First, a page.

Project number: 2011-039
Project Status:
Budget expenditure: $655,000.00
Principal Investigator: Gretta T. Pecl
Organisation: University of Tasmania (UTAS)
Project start/end date: 14 Jan 2012 - 31 Aug 2013


A project to inform fisheries adaptation to climate change is needed in the South East region because:
1) it is an international ‘hotspot’ for marine climate change, which is currently displaying signs of perturbation and where further shifts, shrinkages and expansions of ecosystems and species distributions are expected;
2) it produces >50% of Australia’s seafood and is home to 60% of the Australian population;
3) a formal risk assessment identified fisheries species at highest risk from climate changes are also those with highest economic importance to the region;
4) its fisheries are managed by five separate jurisdictions whose adaption responses will need to be well coordinated if negative impacts are to be reduced effectively and opportunities that arise are to be seized.


1. Identify likely key effects of climate change on four major fisheries species in SE Australia (rock lobster, abalone, snapper and blue grenadier), particularly where these effects may impact the harvest strategies for these species.
2. Identify options for improving assessment and management frameworks (e.g. fisheries models, performance measures, decision rules, and harvest strategies) to ensure that they perform effectively under likely climate change scenarios (e.g. account for assumptions of temporal stability in temperature-influenced parameters such growth and recruitment).
3. Evaluate options for adjusting management arrangements to reduce negative impacts and maximise uptake of opportunities that climate change may provide to commercial and recreational fisheries (including improvements in coordination and consistency among jurisdictions).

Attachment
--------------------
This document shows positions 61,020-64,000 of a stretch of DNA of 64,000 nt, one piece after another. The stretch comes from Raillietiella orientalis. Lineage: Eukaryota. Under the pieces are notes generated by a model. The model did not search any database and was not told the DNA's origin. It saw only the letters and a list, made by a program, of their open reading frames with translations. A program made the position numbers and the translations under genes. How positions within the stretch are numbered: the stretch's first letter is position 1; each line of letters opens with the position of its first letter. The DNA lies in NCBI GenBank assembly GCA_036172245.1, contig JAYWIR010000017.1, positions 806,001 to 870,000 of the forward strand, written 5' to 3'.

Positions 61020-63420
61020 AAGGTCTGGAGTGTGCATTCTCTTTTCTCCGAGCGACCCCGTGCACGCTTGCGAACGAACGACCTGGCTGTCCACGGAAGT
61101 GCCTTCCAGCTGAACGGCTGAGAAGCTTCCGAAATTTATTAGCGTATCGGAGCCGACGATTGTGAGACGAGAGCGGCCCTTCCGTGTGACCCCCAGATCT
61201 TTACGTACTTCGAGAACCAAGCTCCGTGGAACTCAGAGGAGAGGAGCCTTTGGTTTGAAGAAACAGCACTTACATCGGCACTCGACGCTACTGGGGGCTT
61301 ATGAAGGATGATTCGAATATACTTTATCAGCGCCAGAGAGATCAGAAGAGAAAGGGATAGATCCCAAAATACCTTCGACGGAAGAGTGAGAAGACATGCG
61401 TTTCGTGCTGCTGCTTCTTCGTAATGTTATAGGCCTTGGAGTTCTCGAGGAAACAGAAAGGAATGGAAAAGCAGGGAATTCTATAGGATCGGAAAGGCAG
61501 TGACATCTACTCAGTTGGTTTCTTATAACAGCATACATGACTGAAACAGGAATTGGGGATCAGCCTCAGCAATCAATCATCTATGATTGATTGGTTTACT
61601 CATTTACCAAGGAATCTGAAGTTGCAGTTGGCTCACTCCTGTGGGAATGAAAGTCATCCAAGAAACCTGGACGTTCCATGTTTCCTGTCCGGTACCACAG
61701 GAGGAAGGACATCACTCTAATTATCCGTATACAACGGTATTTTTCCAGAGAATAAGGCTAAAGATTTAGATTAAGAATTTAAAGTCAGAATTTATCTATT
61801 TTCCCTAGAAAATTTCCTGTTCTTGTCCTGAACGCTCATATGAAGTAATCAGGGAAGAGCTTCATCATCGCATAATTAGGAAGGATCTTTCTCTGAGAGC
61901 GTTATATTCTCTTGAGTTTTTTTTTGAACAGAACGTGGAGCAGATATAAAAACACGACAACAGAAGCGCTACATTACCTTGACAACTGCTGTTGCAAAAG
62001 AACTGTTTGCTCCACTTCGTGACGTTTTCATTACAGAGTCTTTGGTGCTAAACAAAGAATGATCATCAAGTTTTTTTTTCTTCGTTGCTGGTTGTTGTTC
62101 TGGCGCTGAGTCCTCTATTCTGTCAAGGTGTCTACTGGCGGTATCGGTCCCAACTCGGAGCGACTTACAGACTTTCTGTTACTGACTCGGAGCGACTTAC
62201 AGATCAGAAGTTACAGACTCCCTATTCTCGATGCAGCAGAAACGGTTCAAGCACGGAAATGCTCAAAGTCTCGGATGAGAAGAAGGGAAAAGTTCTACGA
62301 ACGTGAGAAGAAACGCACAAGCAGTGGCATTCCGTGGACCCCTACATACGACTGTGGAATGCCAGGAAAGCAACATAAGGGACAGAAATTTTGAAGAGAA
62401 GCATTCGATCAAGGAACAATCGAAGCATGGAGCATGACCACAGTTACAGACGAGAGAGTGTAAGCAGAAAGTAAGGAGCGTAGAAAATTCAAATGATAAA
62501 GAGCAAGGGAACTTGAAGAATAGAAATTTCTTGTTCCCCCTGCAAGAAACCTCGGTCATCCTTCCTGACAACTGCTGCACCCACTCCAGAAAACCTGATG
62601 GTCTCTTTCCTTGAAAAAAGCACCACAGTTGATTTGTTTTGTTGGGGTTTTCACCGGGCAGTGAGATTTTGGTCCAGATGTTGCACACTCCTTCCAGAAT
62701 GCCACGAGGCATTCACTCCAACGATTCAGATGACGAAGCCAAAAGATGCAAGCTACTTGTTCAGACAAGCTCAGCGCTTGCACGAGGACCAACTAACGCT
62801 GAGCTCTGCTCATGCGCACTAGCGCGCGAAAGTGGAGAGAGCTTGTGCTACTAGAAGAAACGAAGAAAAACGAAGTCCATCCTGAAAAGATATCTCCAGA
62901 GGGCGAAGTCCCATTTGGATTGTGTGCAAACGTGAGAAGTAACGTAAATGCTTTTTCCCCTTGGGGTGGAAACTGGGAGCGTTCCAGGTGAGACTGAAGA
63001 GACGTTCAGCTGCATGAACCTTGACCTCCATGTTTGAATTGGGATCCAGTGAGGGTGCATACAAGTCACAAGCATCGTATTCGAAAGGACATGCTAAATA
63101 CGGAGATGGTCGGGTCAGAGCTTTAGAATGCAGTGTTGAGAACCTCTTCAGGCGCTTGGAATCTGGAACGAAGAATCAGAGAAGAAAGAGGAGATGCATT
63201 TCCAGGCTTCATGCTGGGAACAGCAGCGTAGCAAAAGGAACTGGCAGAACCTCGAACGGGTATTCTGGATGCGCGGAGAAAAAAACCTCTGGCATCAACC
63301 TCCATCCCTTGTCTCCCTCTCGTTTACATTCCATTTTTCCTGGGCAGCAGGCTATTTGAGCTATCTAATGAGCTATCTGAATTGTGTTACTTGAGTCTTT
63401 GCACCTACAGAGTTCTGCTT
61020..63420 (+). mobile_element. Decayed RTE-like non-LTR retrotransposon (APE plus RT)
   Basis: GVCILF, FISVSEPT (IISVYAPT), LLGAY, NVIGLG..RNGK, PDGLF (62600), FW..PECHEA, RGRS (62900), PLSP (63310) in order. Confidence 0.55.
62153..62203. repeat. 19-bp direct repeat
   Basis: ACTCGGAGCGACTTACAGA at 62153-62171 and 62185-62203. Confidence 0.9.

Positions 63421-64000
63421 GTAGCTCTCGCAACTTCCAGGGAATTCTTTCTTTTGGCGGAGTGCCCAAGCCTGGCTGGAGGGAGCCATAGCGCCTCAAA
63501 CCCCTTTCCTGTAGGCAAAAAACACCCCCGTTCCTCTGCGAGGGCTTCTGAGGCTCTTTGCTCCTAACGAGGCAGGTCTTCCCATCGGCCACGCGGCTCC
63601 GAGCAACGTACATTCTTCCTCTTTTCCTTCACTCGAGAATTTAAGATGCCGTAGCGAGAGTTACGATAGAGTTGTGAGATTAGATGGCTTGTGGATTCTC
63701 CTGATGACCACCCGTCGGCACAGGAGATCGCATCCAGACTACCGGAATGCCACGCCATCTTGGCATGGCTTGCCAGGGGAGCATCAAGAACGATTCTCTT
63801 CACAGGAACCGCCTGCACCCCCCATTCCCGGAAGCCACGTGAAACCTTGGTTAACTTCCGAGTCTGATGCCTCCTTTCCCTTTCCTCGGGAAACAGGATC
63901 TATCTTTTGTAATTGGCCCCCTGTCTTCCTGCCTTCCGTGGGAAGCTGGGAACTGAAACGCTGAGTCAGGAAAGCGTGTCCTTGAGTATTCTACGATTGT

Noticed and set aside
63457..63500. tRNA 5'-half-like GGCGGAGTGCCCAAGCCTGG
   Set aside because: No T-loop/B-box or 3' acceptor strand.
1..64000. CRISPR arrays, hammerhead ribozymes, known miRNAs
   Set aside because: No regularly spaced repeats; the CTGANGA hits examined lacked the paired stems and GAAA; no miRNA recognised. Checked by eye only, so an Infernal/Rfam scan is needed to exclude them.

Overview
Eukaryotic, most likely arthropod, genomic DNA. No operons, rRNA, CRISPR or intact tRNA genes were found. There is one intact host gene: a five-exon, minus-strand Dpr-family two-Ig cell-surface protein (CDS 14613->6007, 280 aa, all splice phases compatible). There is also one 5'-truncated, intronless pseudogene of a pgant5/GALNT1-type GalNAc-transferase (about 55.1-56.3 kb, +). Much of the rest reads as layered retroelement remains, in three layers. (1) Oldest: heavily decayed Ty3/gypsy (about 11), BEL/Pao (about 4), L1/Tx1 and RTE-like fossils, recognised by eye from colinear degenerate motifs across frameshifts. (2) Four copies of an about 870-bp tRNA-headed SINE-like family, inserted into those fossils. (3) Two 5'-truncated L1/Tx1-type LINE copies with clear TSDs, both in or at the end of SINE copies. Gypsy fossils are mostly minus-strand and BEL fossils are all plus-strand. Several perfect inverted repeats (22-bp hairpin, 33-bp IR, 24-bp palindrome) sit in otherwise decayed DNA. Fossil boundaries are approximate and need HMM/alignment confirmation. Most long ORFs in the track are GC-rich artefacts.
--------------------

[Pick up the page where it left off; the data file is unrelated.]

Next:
4. Identify improvements to current monitoring systems for rock lobster, abalone and snapper and their habitats to ensure that they are suitable for measuring the likely impacts of climate change and other drivers.

Final report

Final Report • 6.39 MB


Over the next century, the marine ecosystems of south-eastern Australia are expected to exhibit some of the largest climate-driven changes in the Southern Hemisphere. The effects of these changes on communities and businesses will depend, in part, on how well fishing industries and resource managers adapt to these challenges. 
This project was developed using the results of a formal assessment of the relative risk to climate change impacts on key fisheries species of south east Australia. Species selected as case studies in this project were identified as being at high (rock lobster, abalone, blue grenadier) or medium (snapper) risk to climate change impacts and having high commercial value and/or recreational importance. The case study species were also identified as being likely to provide useful insights into how fisheries can adapt to changes in productivity (rock lobster) and/or distribution (snapper). Two species (rock lobster and abalone) are considered potential ecological indicators for rocky reefs, whereas snapper is an important component of coastal fish assemblages and blue grenadier occurs further offshore. The goal of the project was to identify adaptation options to enhance the profitability of commercial fisheries and maximise opportunities for participation in recreational fishing.

Related research


Snapper Science Program: Theme 1 - Biology and Ecology

1. Quantify the abundance of age 0+ Snapper in northern Spencer Gulf and Gulf St Vincent to provide relative estimates of recruitment for 2024, 2025, and 2026. Examine the otoliths of these fish to improve the understanding of early life history processes.
Flinders University